Avebury stone circle is the biggest in the world and, said the 17th-century writer John Aubrey, far surpasses Stonehenge as a cathedral does a parish church. Again, its fully accessible: you can walk around and touch the stones. Nearby is mysterious Silbury Hill, as old as the pyramids of Egypt and at 130ft high with a five-and-a-half acre base, the largest man-made mound in Europe.
6 The largest tributary of the River Thames
The River Kennet meanders for 45 miles through the Marlborough countryside. It is the largest tributary of the River Thames and in summer months contributes to half its flow. In the 90s, Action for the River Kennet restored the chalk stream habitat, and theres a good example of a restored stretch at the Priory Gardens. www.riverkennet.org
7 The worlds oldest working beam engines
The Kennet and Avon Canal was built in the 19th century to link Englands east and west coasts, eliminating the need for a long sea journey to deliver goods and materials. In 1812 engineers built a pumping station at Crofton, lifting water back to the canals summit. Until 1958 the beam engines, which lift a tonne of water at every stroke, were powered by steam, and on selected weekends throughout the spring and summer coal is used to power these mighty engines again. www.croftonbeamengines.org
8 The first state school to be rebuilt without public funds
The new 26.5 million St Johns School, which opened in December, is the first state school in England to be entirely rebuilt without public funds. Previously, staff of the split-site school had to travel 1.6 miles between campuses to teach, and the timetable had 20-minute gaps between lessons to allow for this. Now all the pupils learn in a stunning new school, with a 450-seat professional theatre, and a 6,000 sq ft grass-covered roof, which helps insulate the building. www.stjohns.wilts.sch.uk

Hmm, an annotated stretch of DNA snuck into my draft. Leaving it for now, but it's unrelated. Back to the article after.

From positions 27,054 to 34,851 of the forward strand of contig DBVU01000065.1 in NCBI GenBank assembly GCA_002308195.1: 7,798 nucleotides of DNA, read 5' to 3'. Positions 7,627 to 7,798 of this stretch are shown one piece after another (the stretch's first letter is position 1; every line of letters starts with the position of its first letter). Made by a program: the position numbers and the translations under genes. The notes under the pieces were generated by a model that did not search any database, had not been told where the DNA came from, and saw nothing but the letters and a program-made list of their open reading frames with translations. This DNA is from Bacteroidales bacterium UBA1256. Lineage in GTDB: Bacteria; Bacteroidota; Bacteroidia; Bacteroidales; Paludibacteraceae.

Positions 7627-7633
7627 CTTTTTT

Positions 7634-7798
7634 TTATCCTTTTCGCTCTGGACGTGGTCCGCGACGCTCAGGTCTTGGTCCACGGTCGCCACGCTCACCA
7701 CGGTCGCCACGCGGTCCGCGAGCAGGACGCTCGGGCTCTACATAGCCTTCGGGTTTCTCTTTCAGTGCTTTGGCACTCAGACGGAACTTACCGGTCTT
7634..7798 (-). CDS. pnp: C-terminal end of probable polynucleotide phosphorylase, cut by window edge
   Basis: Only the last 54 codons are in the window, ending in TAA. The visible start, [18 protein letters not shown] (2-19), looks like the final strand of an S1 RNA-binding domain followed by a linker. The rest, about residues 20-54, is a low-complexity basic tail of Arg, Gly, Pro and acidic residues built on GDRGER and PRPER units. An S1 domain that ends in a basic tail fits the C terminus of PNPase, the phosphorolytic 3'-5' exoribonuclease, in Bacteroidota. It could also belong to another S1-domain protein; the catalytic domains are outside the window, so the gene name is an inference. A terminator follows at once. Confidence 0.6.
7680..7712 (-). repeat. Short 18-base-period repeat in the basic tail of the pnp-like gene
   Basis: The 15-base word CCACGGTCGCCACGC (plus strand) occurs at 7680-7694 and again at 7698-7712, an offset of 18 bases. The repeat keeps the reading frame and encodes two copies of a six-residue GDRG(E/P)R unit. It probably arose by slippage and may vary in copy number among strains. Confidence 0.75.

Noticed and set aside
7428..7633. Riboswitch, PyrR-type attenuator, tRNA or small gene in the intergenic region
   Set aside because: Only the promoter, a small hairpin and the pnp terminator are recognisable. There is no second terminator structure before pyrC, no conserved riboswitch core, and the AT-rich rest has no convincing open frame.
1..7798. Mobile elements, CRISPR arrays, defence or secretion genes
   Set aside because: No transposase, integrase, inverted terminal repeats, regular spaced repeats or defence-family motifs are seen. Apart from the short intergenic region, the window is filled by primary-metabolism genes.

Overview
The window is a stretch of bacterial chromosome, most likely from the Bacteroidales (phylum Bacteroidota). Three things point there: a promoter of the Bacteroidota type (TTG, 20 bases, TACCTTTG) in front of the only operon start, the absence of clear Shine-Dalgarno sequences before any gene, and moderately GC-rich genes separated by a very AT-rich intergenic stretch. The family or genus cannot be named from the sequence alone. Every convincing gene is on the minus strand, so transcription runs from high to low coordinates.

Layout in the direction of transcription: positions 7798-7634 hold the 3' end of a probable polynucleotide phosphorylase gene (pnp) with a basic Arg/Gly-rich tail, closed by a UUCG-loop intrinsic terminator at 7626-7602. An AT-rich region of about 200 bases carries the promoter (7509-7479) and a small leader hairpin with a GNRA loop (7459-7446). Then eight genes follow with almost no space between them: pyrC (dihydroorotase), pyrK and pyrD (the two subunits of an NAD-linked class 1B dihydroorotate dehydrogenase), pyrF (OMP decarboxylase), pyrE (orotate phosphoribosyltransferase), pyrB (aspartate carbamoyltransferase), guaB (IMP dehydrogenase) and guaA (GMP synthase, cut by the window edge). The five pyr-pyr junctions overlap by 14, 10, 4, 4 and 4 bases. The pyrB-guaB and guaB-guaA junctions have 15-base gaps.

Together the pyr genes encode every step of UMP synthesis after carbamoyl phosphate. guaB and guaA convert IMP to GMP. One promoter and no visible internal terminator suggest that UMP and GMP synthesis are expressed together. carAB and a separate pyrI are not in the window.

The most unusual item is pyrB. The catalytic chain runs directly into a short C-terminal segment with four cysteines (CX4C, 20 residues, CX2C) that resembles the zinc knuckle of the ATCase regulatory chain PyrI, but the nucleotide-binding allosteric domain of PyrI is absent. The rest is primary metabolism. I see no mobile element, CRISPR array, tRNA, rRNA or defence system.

9 A very, very good name indeed
There cant be many towns in Britain whose name is shared with so many communities abroad. The Marlborough region in New Zealand is famous for its wines, which are available in the UK. Marlborough is also a suburb of Auckland. There are at least eight Marlboroughs in the United States: in Connecticut, Massachusetts (which also has a New Marlborough), Missouri, New Hampshire, New York, Ohio and Pennsylvania. Marlborough is a suburb of Harare in Zimbabwe, and Fort Marlborough, built in 1714, still stands in Bengkulu in Indonesia. Theres a Marlborough in Queensland, Australia, and, for 11 days in 1993, there was a Principality of Marlborough (population 2) in the state, after a farmer declared his land an independent nation.
10 The biggest jazz festival in the country
In 2008 Liverpool celebrated its status as European City of Culture. Meanwhile, a fledgling arts and culture organisation, We Love Marlborough, decided there was so much going on here including the biggest jazz festival in the country that it should be declared Market Town of Culture. The We Love Marlborough website has a year-round calendar of events, as well as information for visitors and an interactive virtual tour, and so is a great place to log on when planning your visit to the town. www.welovemarlborough.co.uk